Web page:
Best Shots Extra: Watchmen Motion Comics, Chapter One

Dave Gibbons on Watchmen Motion Comics


(Warner Premiere Motion Comics)

Writer: (an uncredited) Alan Moore

Art: Dave Gibbons, John Higgins

Narrated by Tom Stechschulte

Beginning Friday on iTunes, internet users have been able to download the entire first issue of 1985’s Watchmen for free, as a partially animated movie. Released as a teaser to build interest in the upcoming Watchmen film, the project manages to be simultaneously beguiling and repellent, because it isn’t just a tease or an attempt at a new form of animation. Rather, it is a possible glimpse of the future of the comic book medium, and it’s as mesmerizing as a car crash.

The big reason Moore’s Watchmen worked so well 23 years ago was that it embraced the comic book genre at the same time it exploded superhero conventions. That’s a distinction often lost on people, who wrongly assume that Moore’s intent was to create an entirely new form of comics. It was just the opposite: He returned comics to their formal roots, laid down in America by Will Eisner and abroad by the likes of Frank Hampson, then used that form to tell a grown-up tale that worked despite its spandex clad characters. Moore took comic books seriously, and he showed how flexible the genre really was.

Case in point: One of the most marvelous things about the original is that it made the characters respectable and believable while tweaking the silliness of the genre. For example, Moore had the lightness of touch to note how daft Dan Dreiberg looked in his now too-tight Nite Owl outfits without making fun of the character, himself, thus sustaining the suspension of disbelief this story needed to work.

Unfortunately, the same can’t be said about this new “animated” version, which breaks that suspension in the first minute. This is largely because the film is uncertain whether it wants to be a movie, a cartoon, a comic book, or something entirely new. Part of the problem is that the creators don’t seem to have confidence in their medium. The cartoon, the comic book, and the classic noir film all have their rules for a reason. In great hands, those rules can be stretched. Here, jamming the three together comes off as clumsy and derivative.

This version of Watchmen has the feel of Batman: The Animated Series with portentous music and lots of swooping angles. This is meant to feel “noir,” but anyone who’s actually ever watched a classic noir will be baffled by it, because it’s more MTV than moody, and more jarring than unsettling.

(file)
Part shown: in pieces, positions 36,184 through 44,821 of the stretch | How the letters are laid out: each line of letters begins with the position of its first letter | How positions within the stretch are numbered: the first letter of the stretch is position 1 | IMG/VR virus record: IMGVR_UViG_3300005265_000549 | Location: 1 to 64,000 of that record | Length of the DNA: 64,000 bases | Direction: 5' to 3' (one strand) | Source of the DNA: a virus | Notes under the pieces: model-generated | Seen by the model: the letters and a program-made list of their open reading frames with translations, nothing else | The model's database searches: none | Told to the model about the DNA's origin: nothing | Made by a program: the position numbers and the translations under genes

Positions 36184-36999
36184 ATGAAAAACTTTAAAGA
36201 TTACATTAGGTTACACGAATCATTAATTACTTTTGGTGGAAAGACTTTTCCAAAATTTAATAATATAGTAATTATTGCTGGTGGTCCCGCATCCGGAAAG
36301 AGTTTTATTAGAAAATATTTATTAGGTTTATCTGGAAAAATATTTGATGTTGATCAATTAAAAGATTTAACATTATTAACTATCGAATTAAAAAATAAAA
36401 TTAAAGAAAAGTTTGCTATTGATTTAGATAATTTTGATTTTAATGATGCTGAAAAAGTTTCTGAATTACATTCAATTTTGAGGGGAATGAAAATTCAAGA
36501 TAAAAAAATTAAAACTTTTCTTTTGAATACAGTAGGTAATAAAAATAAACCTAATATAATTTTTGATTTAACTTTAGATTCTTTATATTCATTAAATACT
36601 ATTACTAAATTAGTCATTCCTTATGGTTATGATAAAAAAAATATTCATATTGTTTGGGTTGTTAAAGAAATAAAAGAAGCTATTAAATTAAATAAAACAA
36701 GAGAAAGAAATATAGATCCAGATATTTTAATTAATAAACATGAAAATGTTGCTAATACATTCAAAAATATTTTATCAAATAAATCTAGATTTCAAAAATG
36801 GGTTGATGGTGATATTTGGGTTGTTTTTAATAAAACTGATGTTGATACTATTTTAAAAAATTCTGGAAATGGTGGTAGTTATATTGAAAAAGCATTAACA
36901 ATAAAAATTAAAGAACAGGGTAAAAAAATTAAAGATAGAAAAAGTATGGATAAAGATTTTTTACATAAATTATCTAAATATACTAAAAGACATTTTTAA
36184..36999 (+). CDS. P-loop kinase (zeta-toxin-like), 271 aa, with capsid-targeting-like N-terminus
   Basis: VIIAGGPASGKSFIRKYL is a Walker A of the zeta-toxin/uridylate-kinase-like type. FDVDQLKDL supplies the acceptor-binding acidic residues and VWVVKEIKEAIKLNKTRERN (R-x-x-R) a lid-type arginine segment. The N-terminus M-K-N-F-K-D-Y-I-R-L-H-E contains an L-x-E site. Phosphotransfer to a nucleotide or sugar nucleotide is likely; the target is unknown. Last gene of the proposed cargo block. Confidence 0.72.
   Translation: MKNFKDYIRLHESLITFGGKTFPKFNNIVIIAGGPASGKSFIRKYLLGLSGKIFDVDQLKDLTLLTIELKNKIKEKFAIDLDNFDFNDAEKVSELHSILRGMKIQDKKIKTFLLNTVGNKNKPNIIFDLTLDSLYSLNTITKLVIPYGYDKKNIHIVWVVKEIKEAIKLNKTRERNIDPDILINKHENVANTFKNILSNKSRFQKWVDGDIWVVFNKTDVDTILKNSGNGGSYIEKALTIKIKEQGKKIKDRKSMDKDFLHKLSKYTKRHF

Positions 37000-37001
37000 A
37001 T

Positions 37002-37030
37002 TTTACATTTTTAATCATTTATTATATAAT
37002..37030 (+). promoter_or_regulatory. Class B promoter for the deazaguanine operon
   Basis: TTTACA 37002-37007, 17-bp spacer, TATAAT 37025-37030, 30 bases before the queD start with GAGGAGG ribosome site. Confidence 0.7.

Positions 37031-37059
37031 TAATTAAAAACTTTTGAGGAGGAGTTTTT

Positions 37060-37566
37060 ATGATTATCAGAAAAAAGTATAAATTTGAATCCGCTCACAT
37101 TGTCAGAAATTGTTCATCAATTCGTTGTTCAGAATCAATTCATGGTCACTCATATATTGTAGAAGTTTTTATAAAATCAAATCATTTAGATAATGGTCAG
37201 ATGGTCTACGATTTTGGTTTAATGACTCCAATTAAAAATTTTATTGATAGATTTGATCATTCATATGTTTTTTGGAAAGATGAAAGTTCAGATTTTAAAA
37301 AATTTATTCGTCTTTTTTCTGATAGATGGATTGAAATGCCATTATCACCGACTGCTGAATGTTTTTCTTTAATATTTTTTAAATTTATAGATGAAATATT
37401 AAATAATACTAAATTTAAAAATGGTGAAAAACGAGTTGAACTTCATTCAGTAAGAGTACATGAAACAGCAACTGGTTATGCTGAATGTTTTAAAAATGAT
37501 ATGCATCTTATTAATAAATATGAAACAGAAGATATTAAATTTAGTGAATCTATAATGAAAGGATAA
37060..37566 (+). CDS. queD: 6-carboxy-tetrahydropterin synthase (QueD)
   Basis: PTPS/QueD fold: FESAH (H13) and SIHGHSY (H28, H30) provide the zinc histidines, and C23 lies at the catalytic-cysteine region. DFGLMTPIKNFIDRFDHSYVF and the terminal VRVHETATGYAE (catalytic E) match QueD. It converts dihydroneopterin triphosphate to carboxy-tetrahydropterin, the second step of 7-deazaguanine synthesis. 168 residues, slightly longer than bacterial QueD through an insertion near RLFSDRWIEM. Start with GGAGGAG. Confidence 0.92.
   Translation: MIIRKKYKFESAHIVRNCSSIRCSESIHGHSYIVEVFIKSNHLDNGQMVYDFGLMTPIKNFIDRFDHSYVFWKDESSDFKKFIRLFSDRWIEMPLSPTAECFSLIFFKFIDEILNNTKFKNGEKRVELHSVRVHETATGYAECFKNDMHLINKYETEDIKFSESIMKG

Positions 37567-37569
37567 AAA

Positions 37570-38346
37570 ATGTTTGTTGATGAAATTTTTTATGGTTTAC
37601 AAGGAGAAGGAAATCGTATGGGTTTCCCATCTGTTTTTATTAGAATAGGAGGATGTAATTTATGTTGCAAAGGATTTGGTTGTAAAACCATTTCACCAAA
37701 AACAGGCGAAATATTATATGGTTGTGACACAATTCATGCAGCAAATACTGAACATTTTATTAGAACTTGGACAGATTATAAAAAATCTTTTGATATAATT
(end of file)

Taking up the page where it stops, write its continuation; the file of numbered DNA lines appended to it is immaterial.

While directors wisely used Gibbons’ original artwork as their base, they then undercut it by leaving most of the panels static while moving the character’s legs, the rain, beads of sweat. This immediately conjures up horrible memories of old Superfriends ‘toons (not to mention the very early Marvel cartoons, back when Captain America threw his mighty shield, and all those who chose to oppose his shield must yield), a killer blow, despite the glossy production.

They then made another major mistake with a soundtrack of narration and clichéd “dramatic” music. Hearing Tom Stechschulte affect a woman’s voice to play the Silk Spectre might have worked on an audiotape, but with animation, it came off here as comical.

What this film did do well was add some texture to the set pieces in the original book. The opening scene is nicely done, with the camera pulling away from the Comedian’s bloodied button in the sewer to the detective overhead, his hair slightly mussed by the breeze. Rorschach’s mask now ripples constantly, a nice touch, and some of the sequences — the Comedian being hurled to his death; Dreiberg left brooding in his secret lab with the chains rustling overhead — work well. Others, such as Rorschach’s busting up a bar and Dr. Manhattan shrinking to human-size, don’t.

One thing does help: Turning the sound off. This allows you to listen to the music that Moore was listening to at the time (Billie Holiday) and pay attention to Gibbons’ art, which is still sumptuous after all these years.

Still: Why do I worry that this is the future for the comic book on the web and every portable device that it can work its way on to? Because this film is clever in one respect: It manages to make a complex story accessible to a wider audience by making the reader/viewer far more passive. Books require engagement and imagination, and the glorious thing about the comic book is that while the medium owes something to film, there’s always those little gaps between the panels that require the reader to connect the dots. Remove them, and you rob Watchmen of part of its power.

One can’t help but wondering what the book’s creator, Alan Moore would have thought of this weird hybrid, a sort of audio book mashed into a cartoon that magnifies the faults of both. I hope he’d laugh at this strange mess, and then promptly work on a way to figure out how to make the form better.

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